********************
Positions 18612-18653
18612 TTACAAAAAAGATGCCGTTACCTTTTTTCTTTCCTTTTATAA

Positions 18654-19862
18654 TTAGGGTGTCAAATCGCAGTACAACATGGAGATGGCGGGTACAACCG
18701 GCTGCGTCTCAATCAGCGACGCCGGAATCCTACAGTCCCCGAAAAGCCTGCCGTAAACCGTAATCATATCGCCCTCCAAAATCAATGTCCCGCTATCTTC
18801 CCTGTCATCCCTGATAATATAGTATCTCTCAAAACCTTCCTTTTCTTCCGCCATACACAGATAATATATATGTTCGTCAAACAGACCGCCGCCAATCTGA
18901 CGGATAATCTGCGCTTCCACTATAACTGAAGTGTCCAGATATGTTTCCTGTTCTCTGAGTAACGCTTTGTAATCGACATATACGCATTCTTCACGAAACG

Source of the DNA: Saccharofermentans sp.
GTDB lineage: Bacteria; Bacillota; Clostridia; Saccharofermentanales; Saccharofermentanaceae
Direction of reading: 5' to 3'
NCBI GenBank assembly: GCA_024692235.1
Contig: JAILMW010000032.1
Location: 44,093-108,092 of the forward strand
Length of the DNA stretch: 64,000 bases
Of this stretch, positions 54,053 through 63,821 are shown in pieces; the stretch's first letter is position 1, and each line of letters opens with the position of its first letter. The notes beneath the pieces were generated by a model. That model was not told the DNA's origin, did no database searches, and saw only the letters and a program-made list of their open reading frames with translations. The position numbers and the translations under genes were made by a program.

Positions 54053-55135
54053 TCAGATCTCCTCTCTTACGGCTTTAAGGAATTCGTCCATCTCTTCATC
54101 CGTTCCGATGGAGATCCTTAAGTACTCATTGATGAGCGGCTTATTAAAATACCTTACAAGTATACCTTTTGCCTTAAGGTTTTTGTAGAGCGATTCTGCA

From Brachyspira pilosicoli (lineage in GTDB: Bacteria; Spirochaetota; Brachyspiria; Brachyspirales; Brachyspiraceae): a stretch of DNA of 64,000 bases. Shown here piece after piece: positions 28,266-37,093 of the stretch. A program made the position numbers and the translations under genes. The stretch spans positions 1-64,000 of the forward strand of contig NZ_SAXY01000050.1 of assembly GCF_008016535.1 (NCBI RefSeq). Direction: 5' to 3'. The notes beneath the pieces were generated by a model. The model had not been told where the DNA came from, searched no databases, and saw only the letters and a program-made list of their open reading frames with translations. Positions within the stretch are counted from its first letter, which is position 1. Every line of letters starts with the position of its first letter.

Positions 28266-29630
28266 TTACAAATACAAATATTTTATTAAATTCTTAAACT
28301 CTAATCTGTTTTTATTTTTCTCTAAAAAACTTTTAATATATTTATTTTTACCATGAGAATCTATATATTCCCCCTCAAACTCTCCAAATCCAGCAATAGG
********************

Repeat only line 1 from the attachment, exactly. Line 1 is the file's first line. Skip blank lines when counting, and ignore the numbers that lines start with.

Positions 18612-18653